Investing in a Business – Intellectual Property considerations

read time: 2 min

Self-evidently, investors invest in order to seek a return on their capital. They want the business they invest in to be a financial success.

Intangible assets, such as intellectual property rights (“IP”) are often core to businesses, giving them a competitive edge and market opportunity.

However, unless they are properly understood, captured, and protected, shareholder value and anticipated future gains can be eroded and opportunities for growth lost.

Thus, before investing in a business, it is often important to know and understand the ‘health’ of its IP portfolio, whether its IP strategy is in line with the wider goals of the business and whether it is proportionately managing the risk of infringing competitors’ IP rights.

IP Due Diligence

This typically involves:

  • Reviewing what registered IP the business owns
  • Understanding what processes and procedures the business has in place to capture, secure, and protect IP which is generated 
  • Assessing whether valuable IP is being lost and not appropriately captured, secured, and protected
  • Determining the strength of the registered IP owned by the business
  • Ascertaining whether third party IP is used by the business and whether appropriate licensing arrangements are in place
  • Asking what IP the business licenses / could potentially licence to others for financial returns
  • Assessing whether the business might be infringing third party owned IP / understanding what “ freedom to operate” checks it undertakes to mitigate such risks arising (especially before designing and launching new products / services)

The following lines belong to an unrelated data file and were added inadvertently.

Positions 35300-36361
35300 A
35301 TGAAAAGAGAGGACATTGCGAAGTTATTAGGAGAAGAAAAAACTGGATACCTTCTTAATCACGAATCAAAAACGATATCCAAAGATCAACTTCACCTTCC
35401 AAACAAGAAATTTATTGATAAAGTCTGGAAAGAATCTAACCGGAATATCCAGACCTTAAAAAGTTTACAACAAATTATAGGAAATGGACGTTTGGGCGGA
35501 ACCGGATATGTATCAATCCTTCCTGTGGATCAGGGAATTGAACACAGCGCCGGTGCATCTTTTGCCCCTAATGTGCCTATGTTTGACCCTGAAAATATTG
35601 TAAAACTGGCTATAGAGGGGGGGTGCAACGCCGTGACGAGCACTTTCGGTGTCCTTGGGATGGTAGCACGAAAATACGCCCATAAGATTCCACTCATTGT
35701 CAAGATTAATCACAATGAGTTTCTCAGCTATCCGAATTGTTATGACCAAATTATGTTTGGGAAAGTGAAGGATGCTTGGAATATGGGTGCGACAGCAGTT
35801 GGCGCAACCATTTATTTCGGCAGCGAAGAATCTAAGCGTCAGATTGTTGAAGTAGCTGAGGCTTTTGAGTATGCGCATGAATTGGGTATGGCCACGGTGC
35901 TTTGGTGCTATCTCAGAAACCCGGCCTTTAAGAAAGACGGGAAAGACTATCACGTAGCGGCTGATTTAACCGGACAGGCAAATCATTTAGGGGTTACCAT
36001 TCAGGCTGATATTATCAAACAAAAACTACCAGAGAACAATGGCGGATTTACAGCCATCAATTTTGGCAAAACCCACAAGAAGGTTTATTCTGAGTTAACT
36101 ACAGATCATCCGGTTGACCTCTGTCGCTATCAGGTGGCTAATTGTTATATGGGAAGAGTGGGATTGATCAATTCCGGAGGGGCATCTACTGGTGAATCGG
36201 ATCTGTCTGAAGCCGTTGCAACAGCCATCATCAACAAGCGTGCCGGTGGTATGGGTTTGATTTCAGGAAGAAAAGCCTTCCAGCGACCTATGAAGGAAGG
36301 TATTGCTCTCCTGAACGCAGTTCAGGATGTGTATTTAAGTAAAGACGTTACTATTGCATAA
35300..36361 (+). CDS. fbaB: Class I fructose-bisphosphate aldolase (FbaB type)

• Understanding what IP issues (particularly infringement disputes and prosecution hurdles) the business has faced in the past / is currently facing / is likely to face in the future
  • Whether the overall IP strategy for the business is fit for purpose, bearing in mind the future plans for the business (i.e. products / services / territories)
  • Determining what steps need to be taken by the business to make it “IP healthy.” 


Unless an investor conducts appropriate IP due diligence before investing in a business, pitfalls will not be identified, understood, nor (where possible) steps taken to address them. This could mean the investment made does not result in the anticipated return.

If you would like to find out more about how our Intellectual Property team can assist potential investors in conducting cost proportionate IP due diligence, please contact Carl Steele, Head of IP, or your usual contact at Ashfords.

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